Oh, Wakan Tanka,
Oh, Great Spirit Above,
We are gathered here below
In our pitiful little lodge
Made upon our Mother, Mother Earth.
We shall call upon the four powers
The four quarters
The four directions
The four Grandfathers of Black Elks’ vision.
Father Sky said he would help us;
Mother Earth said she would help us;
The Buffalo Calf Woman has instructed us;
And our relatives shall be looking on while we pray.
Oh, Wakan Tanka,
Oh, All-Providing One,
Oh, Creator of All,
We shall beseech you
Through the powers you have created for us.
Mitakuye oyasin [Literally, for all my relatives]
Ho. Hetch etu aloh [It is so, indeed]

At this time, those within the lodge may introduce themselves to the Spirit World, beginning with the person to the left of the lodge leader.

“Oh, forces that come among us within this womb of our
Mother, I am Cetan Lutah, and I am most pleased to be here
tonight. Hetch etu aloh.”

The introductions help to allow a more personal perspective within this powerful group beseechment. After the introductions, the fire tender or doorkeeper will be called, and the cool air will be allowed to refresh the participants for a few minutes before the second Endurance begins.

The leader may comment while the flap is held open:

Appreciate the life giving air.
We must be aware.
Someday, each of us will take our last breath.
This cool air rushing inward
Reminds us to appreciate
Our Breath
Our Life.
More rocks may be called for, although if an “easy” approach was called for in the first endurance, there is usually enough heat in the stones for the second endurance.

Second Endurance: Waziya (North)

The flap is closed and the second endurance begins. The cleansing steam and the recognition of courage symbolizes the second endurance.

We will now call upon the power
From the white north
Let us think about the Great White Giant, Waziya,
Or Way-ah-zahtah.
The one who puts our Mother Earth to sleep
Under the winter’s mantle of snow
Endurance, strength, cleanliness, honesty.
A dipper of water is poured upon the rocks. Enough dippers are poured to bring forth the steam throughout the lodge.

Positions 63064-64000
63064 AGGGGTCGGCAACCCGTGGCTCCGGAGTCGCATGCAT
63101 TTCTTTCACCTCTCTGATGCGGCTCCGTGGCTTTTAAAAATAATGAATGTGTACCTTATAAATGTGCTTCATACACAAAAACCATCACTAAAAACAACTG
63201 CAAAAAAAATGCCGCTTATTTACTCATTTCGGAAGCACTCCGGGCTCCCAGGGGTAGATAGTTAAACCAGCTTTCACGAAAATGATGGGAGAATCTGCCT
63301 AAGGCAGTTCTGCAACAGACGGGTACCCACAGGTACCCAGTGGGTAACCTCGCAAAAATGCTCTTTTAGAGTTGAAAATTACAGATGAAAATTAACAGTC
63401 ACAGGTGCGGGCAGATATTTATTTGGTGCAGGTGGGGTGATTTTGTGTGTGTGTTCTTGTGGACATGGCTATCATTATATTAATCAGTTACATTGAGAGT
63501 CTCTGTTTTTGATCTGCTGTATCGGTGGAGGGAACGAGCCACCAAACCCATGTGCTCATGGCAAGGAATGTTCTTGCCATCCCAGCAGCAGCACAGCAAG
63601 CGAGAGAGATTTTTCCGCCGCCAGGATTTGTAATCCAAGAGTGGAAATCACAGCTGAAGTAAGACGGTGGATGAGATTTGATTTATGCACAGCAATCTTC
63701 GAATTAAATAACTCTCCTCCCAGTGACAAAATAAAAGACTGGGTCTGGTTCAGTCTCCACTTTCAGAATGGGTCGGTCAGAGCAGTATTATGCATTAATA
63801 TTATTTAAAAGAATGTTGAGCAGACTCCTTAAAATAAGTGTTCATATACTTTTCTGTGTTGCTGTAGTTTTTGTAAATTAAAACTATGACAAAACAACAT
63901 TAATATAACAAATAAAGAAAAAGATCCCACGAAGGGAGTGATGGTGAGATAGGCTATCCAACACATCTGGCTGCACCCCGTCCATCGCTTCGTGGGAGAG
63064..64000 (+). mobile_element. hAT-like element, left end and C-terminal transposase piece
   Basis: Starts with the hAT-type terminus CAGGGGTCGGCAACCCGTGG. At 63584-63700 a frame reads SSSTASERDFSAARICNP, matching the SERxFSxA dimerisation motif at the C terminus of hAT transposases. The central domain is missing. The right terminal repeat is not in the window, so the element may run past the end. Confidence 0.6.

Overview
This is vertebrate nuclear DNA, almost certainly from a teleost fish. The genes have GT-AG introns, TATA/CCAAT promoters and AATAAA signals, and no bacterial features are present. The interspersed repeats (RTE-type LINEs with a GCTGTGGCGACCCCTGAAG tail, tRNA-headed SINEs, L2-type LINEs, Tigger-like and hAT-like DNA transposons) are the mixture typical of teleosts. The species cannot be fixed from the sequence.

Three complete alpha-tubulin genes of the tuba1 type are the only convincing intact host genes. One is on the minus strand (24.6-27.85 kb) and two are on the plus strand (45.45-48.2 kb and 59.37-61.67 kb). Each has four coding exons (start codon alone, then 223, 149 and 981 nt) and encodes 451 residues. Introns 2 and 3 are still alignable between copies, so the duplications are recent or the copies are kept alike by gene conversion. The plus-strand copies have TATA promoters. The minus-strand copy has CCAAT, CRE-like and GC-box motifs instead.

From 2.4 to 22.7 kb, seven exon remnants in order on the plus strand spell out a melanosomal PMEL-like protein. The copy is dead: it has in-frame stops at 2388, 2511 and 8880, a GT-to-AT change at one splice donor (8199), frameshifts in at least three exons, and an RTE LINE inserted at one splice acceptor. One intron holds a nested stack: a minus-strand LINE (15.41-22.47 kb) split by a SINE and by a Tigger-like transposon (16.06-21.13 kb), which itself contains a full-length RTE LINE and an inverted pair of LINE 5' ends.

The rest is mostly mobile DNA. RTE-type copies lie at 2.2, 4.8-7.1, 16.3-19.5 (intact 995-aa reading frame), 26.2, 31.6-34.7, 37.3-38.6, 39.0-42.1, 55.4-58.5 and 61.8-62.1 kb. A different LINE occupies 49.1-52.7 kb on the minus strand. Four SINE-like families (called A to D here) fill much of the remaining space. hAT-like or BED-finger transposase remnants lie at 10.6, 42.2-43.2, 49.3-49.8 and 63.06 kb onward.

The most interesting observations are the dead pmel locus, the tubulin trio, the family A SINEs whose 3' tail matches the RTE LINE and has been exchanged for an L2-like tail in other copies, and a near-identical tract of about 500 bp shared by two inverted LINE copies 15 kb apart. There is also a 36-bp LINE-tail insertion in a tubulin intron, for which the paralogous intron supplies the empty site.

Endurance, cleanliness, strength, purity
Will keep our lives straight
Our actions only for a good purpose.
Our words will be truth.
Only honesty shall come from our interaction
With all things.
I shall give up some of my waters.
I shall endure this ceremony to send my prayers.
The drum may be sounded for a time, while the participants endure and contemplate.

The second Grandfather
Held an herb of power in his hand.
The black horse, the horse of the spirit
Was gaunt and sick.
The black horse took the herb and
Became strong and healthy.
Oh, powers of the universe,
I will take this herb
To become strong and healthy to endure.

At this time, the leader may pass out sage to the participants to hold or chew. The sage represents the healing herb, the fortifying herb, the herb that can help overcome the bad things of the world.

Since from the north comes the great, white, cleansing wing, the leader can take a wing, or several feathers and fan the air.

The thunder nation is appearing.
The white goose nation is appearing.
Let this cleansing wing
And the sage you have upon you
Give strength and courage to endure this ceremony.
If the heat subsides, more steam may be generated by applying more water.

The second endurance comes to an end after a period of contemplation. By this time, all the participants should be sweating. The fire tender or doorkeeper is then called upon to lift the flap. As the flap is raised and held open, the leader asks the participants how they are feeling. Most respond enthusiastically at this stage. A dipper of water may be passed to those participants who desire to pour the water over their heads.

Minne mitak oyasin (water for all my relatives) may be called out, meaning that the water shall take their water (sweat) into all parts of the earth and to all their relatives.

Third Endurance: Wiyoheyapa (East)

Usually, more rocks and a new bucket of water are needed before the third endurance. After the new stones have entered, the flap is closed. The recognition of knowledge and praying individually out loud symbolize the third endurance. All within look upon the stones in silence, viewing images upon and within the red glow. After a while, water is poured upon the rocks and the leader begins.

Red is the color of the east. The third Grandfather, the Grandfather of the daybreak star, appeared to Black Elk. The daybreak star symbolizes an awakening. From awakening can come knowledge and wisdom for all races to overcome the ignorance, the destructive and wasteful, consuming fears that detour our resources. This morning we begin a new day. New knowledge came with this day, as evidenced by the red way that is before us here. The red peace pipe was presented by our third Grandfather. The pipe is spiritual. With spirit and knowledge the world can be made well.

The drum is sounded for a few moments. The leader continues:

Brothers and Sisters
Each of you is asked to pray:
Pray for what you desire in this life,
Pray for a loved one or a relative,
Pray for better leadership in this world,
Better religious leadership,
Better political leadership,
Pray for our Mother Earth.
Any and all of these things you may pray for.
End your prayer with HETCH ETU
My sister or brother sitting next to me, when you are finished, so that your brother or sister next to you may begin his or her prayer.  

Please begin your prayer.
This prayer indicates the beginning of individual prayers.
The participant sitting to the left of the leader prays first. The rest follow with their prayers in a clockwise or sunwise manner.

Oh, Great Spirit,
I thank you for this experience tonight.